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Rollover IRA to Roth IRA?

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Rollover IRA to Roth IRA?  Reply with quote  

I am 37 years old. I am a muncipal firefighter/paramedic. Through work I have a 401/k that my employer matches 16% of my yearly salary on top of my 5% contribution to the plan. (This is how they got the union to replace a normal pension plan well before my time.) On top of that, I have a 457 through my employer as well. They are my primary retirement plans and they are doing very well. So....the story goes:

I have 2 other 401k plans from previous employers that stupidly, I never payed attention to. After I left employment I never did anything with them and they ended up getting dumped into rollover IRA accounts. One account has about $10,500 and the other only has about $3000. I also just opened a regular cash brokerage account online as I am starting to learn about trading and finance management.

My question: Should I roll the 2 IRA's into one Roth IRA now while I'm semi-young, the accounts are not too expensive and pay the approximately $4000 in taxes now? Giving me the best of both worlds when I retire and have both taxed and non-taxed distributions. Or, do I roll the smaller IRA into the bigger IRA and gamble with how income tax will be in 25 years, thus having all of my retirement distributions taxed? All to save $4000 today.

I am new to personal finance and now want an active role in my retirement and personal finances. Thanks in advance for any advice. (I am eligible with my income level for roth IRA contribution.)
Post Wed Feb 01, 2017 1:44 am
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they ended up getting dumped into rollover IRA accounts. One account has about $10,500 and the other only has about $3000. I also just opened a regular cash brokerage account online as I am starting to learn about trading and finance management.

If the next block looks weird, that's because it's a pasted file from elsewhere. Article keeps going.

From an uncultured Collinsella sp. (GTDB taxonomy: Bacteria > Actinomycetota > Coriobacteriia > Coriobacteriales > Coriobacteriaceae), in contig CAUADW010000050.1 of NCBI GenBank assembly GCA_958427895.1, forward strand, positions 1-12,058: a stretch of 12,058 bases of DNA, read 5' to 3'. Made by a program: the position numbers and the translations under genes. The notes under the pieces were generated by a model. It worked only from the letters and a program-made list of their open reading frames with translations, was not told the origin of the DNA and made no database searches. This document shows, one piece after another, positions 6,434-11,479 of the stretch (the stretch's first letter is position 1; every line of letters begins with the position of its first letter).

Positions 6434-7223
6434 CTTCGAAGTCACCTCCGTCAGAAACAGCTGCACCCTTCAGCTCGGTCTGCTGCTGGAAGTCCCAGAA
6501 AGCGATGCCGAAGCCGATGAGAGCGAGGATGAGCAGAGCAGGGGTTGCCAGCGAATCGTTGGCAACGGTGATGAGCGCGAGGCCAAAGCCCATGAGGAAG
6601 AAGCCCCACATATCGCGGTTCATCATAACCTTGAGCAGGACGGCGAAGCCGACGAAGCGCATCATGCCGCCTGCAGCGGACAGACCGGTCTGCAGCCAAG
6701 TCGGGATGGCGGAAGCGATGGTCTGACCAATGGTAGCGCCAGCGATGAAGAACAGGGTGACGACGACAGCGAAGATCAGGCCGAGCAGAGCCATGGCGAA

I would roll the old IRAs into a single IRA fund at a no-load company (such as Vanguard or Fidelity). Eventually, whenever you change jobs or retire, you'll roll all of your money (new 401k and the 457) into that IRA. (You don't want old 401 accounts from 20 or 30 years ago scattered around, companies and municipalities revise their plans, get new managers, merge, go bk, etc - you don't want to be chasing them when you're 80 years old, wondering where that block of your money went.

As for the Roth vs TradIRA question - if you are a low income earner, you want to pay your taxes now and invest in Roth. If you are a higher earner, you want to invest in the TradIRA now and wait until after retirement to pay the taxes.
But the difference isn't very much - and it can not be predicted/estimated, the IRS changes the Tax Code often. (I was in a 60% bracket in the 1960's and 70s, in a 20% bracket in the 1980s, in about a 20% now in retirement - I was your age in 1967, I could never have predicted my 2017 20%. In fact, the IRA/401k was not yet invented, I could never have predicted that).

Prez Trump may fix alphabet soup the we have now - Roth, IRA, 401k, 403b, 457, Simple IRA, SEP IRA, yada, - there is need for that mess, it can be combined/simplified - and probably will be.

That 16% match is awesome,!

The key thing is the return that you select. The general market has a longterm average of 11%/yr. Eg - if you, or your company, puts $5000/yr into an 11%/y fund, that will be $1,100,000 in 30 yrs. It doesn
t matter much whether that million is in a Roth, a TradIRA, in a Taxable Fund - a million is still a million, only the tax-rate changes. (BTW, a Roth is not tax-free, you pay the tax up-front - so it doesn't matter if you keep your IRA or switch to a Roth).
Post Wed Feb 01, 2017 5:24 pm
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You seem to be in a good position.
You mention being income qualified for Roth IRA contribution. A contribution is different from a conversion. Contribution is money earned and put into a roth, i.e. new money. Conversion is money that is moved from an existing regular IRA into a roth and you pay the tax due in the year of the contribution, as the amount converted will increase your "income".
If you want to convert the old ira's, best to do a direct conversion = have the current companies holding the ira's send the funds directly to where you want the Roth ira to be held, and I agree with oldguy that Vanguard or Fidelity are good companies.
If you have offsetting losses, (medical expenses, mortgage interest, etc. from your schedule A income tax form) that would offset the income gain, it may be worth converting ira $ into roth $ as you would owe no taxes, or maybe very little.
We have done this over the years and now look forward to having a non-taxable income source.
Post Fri Feb 03, 2017 5:50 pm
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